The Data Protection Act 1998
This act states that personal data…
...must be processed fairly and lawfully
...must be adequate, relevant and not excessive
...must be accurate and up to date
...must not be held onto for longer than necessary
...can only be used for the purpose for which it was collected
...must be kept secure
...must be handled in accordance with people’s rights
...must not be transferred outside the EU without adequate protection
This act ensures that when your data is collected or kept by certain parties, it is used safely and only for necessary reasons with your permission. It also makes sure that your data is stored securely and not passed on to others without your permission.
The Freedom of Information Act 2000
This was a new law passed to give people access to data held by public authorities such as local authorities and the NHS. For example, this means that people can ask for a list of all the state schools in a certain area.
However, it does not give access to personal data about people, ensuring that people’s personal data remains private and safe.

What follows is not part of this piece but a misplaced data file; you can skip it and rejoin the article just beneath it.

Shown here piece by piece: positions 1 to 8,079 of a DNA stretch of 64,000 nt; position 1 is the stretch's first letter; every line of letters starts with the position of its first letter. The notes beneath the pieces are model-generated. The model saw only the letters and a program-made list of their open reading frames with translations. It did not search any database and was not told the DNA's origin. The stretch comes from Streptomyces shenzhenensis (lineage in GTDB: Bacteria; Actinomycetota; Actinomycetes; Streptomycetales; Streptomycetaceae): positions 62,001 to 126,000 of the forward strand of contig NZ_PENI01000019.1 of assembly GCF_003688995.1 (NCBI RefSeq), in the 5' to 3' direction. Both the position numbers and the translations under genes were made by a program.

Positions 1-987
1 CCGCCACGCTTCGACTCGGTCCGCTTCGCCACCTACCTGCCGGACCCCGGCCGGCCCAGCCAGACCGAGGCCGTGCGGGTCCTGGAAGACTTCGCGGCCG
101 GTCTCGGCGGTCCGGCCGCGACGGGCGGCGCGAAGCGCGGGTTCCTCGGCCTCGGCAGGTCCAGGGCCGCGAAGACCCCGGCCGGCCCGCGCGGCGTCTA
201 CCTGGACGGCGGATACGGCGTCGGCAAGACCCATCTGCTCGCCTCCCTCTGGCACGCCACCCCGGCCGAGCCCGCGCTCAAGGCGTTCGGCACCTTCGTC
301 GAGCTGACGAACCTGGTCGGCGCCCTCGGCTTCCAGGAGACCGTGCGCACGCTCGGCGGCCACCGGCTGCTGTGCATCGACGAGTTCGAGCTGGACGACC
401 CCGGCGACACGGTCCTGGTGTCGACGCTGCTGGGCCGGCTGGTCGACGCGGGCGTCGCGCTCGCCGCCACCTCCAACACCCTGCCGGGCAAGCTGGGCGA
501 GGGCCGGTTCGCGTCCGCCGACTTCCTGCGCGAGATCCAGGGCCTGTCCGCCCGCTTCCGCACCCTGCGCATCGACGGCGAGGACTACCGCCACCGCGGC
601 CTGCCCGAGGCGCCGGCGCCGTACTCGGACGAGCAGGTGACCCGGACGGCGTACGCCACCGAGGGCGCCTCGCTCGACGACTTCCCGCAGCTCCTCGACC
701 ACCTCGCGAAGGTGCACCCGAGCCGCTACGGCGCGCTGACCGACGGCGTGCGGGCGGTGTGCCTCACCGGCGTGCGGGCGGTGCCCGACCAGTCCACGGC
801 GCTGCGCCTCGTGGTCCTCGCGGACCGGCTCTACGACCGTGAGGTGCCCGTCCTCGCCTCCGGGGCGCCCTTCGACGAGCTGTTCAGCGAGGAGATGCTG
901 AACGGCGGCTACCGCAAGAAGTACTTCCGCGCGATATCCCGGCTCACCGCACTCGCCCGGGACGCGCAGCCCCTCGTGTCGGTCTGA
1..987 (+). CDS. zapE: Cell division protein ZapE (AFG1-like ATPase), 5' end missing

The Computer Misuse Act 1990
This comprises three main principles, mainly to prevent unauthorised access of programs or data. The following offences are recognised by this act:
Unauthorised access to computer material
Unauthorised access with intent to commit or facilitate a crime
Unauthorised modification of computer material
‘Hacking’ of data would also fall under this act and therefore hackers would be punished accordingly.
The Copyright Designs and Patents Act 1988
This act protects the creators of books, music, video and software from having their work illegally copied. Therefore, it is illegal to use, copy or distribute commercially available software without buying the appropriate licence.
If you pay to download a piece of software, or music etc., it is illegal to pass a copy to a friend, make a copy and then sell it, or use the software on a network unless the licence allows it.